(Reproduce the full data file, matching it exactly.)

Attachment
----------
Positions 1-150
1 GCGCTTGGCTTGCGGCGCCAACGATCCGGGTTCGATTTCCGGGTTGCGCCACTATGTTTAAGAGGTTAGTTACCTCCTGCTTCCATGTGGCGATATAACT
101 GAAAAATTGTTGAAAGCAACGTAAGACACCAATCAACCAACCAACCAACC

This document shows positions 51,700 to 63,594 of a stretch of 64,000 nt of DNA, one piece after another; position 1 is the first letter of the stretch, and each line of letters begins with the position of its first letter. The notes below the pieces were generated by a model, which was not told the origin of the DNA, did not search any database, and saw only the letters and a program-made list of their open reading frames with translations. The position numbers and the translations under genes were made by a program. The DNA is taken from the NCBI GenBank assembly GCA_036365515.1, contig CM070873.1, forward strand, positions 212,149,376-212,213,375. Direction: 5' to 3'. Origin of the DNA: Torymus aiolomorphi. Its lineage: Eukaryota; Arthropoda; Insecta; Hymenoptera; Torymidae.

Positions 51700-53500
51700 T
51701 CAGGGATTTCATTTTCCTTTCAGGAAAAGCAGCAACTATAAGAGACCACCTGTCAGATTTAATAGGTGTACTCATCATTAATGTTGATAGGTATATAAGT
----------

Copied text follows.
Positions 1-150
1 GCGCTTGGCTTGCGGCGCCAACGATCCGGGTTCGATTTCCGGGTTGCGCCACTATGTTTAAGAGGTTAGTTACCTCCTGCTTCCATGTGGCGATATAACT
101 GAAAAATTGTTGAAAGCAACGTAAGACACCAATCAACCAACCAACCAACC

This document shows positions 51,700 to 63,594 of a stretch of 64,000 nt of DNA, one piece after another; position 1 is the first letter of the stretch, and each line of letters begins with the position of its first letter. The notes below the pieces were generated by a model, which was not told the origin of the DNA, did not search any database, and saw only the letters and a program-made list of their open reading frames with translations. The position numbers and the translations under genes were made by a program. The DNA is taken from the NCBI GenBank assembly GCA_036365515.1, contig CM070873.1, forward strand, positions 212,149,376-212,213,375. Direction: 5' to 3'. Origin of the DNA: Torymus aiolomorphi. Its lineage: Eukaryota; Arthropoda; Insecta; Hymenoptera; Torymidae.

Positions 51700-53500
51700 T
51701 CAGGGATTTCATTTTCCTTTCAGGAAAAGCAGCAACTATAAGAGACCACCTGTCAGATTTAATAGGTGTACTCATCATTAATGTTGATAGGTATATAAGT